Gondwana margin evolution from zircon REE, O and Hf signatures of Western Province gneisses, Zealandia
Joe Hiess, Keewook Yi, Jon Woodhead, Trevor Ireland, Mark Rattenbury, 2015. "Gondwana margin evolution from zircon REE, O and Hf signatures of Western Province gneisses, Zealandia", Continent Formation Through Time, N. M. W. Roberts, M. Van Kranendonk, S. Parman, S. Shirey, P. D. Clift
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U–Th–Pb dated zircons from Western Province paragneisses and orthogneisses were analysed for rare earth element (REE) concentrations, as well as oxygen and hafnium isotopic compositions. Experiments performed in situ using a sensitive high-resolution ion microprobe (SHRIMP) and laser ablation multicollection inductively coupled plasma mass spectrometer (LA-MC-ICPMS) allow better understanding of crustal growth on the Zealandia margin of Gondwana from the micron scale. Paragneiss zircons were probably derived from similar sources to those that supplied the regional Ordovician Greenland Group and correlative southern Australian and Antarctic meta-sedimentary rocks. Detrital zircon grains record variable REE patterns relating to magmatic and metamorphic crystallization processes operating prior to and following Ordovician deposition. δ18O and ɛHf(T) values trace major phases of juvenile crust formation and subsequent reworking in provenance sources, signifying an increase in the recycling of compositionally diverse, evolved crustal materials through time. Orthogneiss zircons relate to two episodes of magmatism that record similar REE concentration patterns. Devonian zircons have elevated δ18O and un-radiogenic ɛHf(T); Cretaceous zircons record more primitive δ18O and radiogenic ɛHf(T). Both orthogneiss suites require thorough mixing of mantle-derived magmas with a component of Greenland Group rocks. The relative proportion of this crustal contamination is c. 20–50% for the Devonian orthogneisses and c. 10–40% for the Cretaceous orthogneisses. Orthogneiss protolith materials were largely hybridized prior to and during zircon crystallization, suggesting that plutonic assembly occurred over restricted structural levels. These results demonstrate the ability of zircon to retain detailed petrogenetic information through amphibolite-facies metamorphism with excellent fidelity.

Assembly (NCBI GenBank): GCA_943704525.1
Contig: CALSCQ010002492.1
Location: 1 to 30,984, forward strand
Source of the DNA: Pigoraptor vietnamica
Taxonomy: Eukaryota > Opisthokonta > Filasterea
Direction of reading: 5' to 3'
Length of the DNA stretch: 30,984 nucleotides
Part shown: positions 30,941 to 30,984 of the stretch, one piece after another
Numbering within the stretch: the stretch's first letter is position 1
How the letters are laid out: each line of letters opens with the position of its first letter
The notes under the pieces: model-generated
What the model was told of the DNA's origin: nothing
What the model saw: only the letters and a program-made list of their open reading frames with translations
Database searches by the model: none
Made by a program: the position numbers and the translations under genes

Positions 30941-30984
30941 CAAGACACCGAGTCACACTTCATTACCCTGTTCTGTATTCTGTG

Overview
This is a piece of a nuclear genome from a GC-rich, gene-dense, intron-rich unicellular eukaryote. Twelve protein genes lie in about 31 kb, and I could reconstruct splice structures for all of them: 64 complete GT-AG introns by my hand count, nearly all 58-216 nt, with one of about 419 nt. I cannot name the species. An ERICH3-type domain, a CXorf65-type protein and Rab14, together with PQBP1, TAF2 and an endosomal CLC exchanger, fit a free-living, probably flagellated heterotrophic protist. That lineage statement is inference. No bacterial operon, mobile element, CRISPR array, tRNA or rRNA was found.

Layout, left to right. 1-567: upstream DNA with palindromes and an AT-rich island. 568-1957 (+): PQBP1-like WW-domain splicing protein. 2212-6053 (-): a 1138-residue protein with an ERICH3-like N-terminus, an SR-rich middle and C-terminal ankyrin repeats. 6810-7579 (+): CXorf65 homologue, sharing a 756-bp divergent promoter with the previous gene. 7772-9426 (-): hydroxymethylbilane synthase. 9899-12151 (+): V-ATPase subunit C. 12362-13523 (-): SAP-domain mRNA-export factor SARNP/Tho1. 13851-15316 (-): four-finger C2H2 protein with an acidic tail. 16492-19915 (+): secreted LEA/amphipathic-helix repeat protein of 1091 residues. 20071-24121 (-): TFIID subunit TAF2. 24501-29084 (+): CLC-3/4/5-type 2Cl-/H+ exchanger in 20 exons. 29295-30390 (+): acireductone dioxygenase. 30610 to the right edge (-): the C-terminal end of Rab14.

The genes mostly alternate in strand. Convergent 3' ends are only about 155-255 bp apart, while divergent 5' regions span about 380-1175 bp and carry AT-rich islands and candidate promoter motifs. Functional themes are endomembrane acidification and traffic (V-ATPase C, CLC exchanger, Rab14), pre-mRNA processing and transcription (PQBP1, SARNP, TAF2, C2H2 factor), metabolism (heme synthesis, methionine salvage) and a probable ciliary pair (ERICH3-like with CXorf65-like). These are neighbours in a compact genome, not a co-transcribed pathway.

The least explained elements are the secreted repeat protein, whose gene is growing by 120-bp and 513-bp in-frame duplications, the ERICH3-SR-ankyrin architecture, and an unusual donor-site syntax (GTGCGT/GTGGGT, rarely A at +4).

Analytical methods and data are available at www.geolsoc.org.uk/SUP18755
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The continental crust is our archive of Earth history, and the store of many natural resources; however, many key questions about its formation and evolution remain debated and unresolved:
What processes are involved in the formation, differentiation and evolution of continental crust, and how have these changed throughout Earth history?
How are plate tectonics, the supercontinent cycle and mantle cooling linked with crustal evolution?
What are the rates of generation and destruction of the continental crust through time?
How representative is the preserved geological record?
A range of approaches are used to address these questions, including field-based studies, petrology and geochemistry, geophysical methods, palaeomagnetism, whole-rock and accessory-phase isotope chemistry and geochronology. Case studies range from the Eoarchaean to Phanerozoic, and cover many different cratons and orogenic belts from across the continents.